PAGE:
CHARLOTTE — A little-known fact to most Catholics now living in western North Carolina is that in 1987, the Diocese of Charlotte's second bishop, Bishop John F. Donoghue, gathered lay men and women, religious and clergy from across the diocese for a diocesan synod to address the issues facing the growing Church within this missionary territory. It was the first and so far only synod in the diocese's history, and its effects continue to be seen 25 years later.
What is a synod?
By definition, a synod is an assembly of ecclesiastics or other Church delegates, convoked pursuant to the law of the Church, for the discussion and decision of ecclesiastical affairs; an ecclesiastical council.
Why hold a synod?
In his letter to the people of the diocese on Sept. 14, 1985, Bishop Donoghue said, "It is my hope that in the broad consultation called for by a Synod, we will be able to develop a pastoral plan which will shape the diocese for the future so that together, we will be the 'sign and instrument of communion with God and unity among all men'." (Vatican II, "Constitution of the Church")
When did the diocesan synod take place?
From October of 1985 until the first meeting of the synod in September 1986, Bishop Donoghue established preparatory commissions, held parish programs during Lent to address the synod issues to be discussed, selected members to attend the synod, and created materials to be considered at the synod.
After the first meeting of the synod in September 1986, the preparatory commission revised the materials. The second session of the synod was held in January 1987. The materials were then revised a second time. The final session of the synod was held in May 1987. The synod documents were promulgated, or published, at that time and the implementation of the diocesan pastoral plan established by the synod then began.
In all, more than 140 people from around the diocese contributed their time and talents to the synod.
In his letter of promulgation on May 23, 1987, Bishop Donoghue noted, "Through this Synod, we have grown together as a community of faith. We have supported one another as a community of love; and we have served one another and our brothers and sisters throughout the Diocese of Charlotte, out of a conviction of faith and an experience of God's Spirit at work within us.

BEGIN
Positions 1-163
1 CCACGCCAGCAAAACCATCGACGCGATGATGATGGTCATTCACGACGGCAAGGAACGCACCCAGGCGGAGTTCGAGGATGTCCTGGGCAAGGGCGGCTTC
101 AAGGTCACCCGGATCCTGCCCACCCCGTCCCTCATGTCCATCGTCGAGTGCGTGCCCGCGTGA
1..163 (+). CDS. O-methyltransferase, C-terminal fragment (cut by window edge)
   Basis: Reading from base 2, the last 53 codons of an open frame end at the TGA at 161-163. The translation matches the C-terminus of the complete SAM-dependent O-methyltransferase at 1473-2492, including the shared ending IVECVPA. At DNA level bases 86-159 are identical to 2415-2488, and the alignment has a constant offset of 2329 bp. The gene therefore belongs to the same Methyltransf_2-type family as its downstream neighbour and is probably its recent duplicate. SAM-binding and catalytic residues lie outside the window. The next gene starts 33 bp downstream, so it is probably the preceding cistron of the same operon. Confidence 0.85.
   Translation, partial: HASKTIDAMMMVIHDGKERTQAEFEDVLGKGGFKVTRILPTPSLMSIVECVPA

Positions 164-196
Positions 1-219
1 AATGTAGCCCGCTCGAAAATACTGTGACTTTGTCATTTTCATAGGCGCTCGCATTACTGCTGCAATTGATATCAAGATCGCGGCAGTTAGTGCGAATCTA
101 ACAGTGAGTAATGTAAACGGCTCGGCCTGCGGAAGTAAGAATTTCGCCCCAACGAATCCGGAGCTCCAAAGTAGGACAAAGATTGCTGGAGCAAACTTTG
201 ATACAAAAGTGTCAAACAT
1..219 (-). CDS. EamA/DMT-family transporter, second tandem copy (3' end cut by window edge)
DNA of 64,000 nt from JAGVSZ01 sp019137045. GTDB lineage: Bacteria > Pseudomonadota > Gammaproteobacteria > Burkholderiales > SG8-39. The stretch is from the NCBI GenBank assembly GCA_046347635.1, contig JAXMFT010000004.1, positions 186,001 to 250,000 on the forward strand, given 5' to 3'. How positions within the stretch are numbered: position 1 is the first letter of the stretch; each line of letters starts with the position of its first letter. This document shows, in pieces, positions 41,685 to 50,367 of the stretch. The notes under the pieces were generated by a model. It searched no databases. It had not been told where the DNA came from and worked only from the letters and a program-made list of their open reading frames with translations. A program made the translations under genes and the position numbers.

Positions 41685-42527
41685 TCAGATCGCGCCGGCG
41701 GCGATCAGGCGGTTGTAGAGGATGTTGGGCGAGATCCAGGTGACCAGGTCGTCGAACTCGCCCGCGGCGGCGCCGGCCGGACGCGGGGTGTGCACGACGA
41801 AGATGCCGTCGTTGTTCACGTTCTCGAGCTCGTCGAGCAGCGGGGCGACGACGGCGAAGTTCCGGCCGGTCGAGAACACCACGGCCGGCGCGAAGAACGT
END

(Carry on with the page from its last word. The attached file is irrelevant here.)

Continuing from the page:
"The sole task of this Synod has been to glorify the Lord through the advancing of His Kingdom in this Diocese, at this time, through the men and women who are now providentially the People of God of the Diocese of Charlotte. I am confident that what we propose for implementation will lead each of us and all members of the Church of Charlotte to be mindful of the need for personal and ecclesial purification and the need to reach out and truly be a 'light to the nations.'"
What was the outcome of the 1987 synod?
Seven areas were addressed during the synod that saw direct results afterward. The areas were: spiritual life, evangelization, education, poverty, lay ministry, councils and growth.
Monsignor John J. McSweeney, the first priest ordained for the Diocese of Charlotte and now pastor of St. Matthew Church in south Charlotte, was vicar general and chancellor of the diocese during the time of the synod.
Monsignor McSweeney stresses that those seven areas were carefully selected, and great effort went into selecting Catholics from around the diocese to participate in the synod and discuss these topics.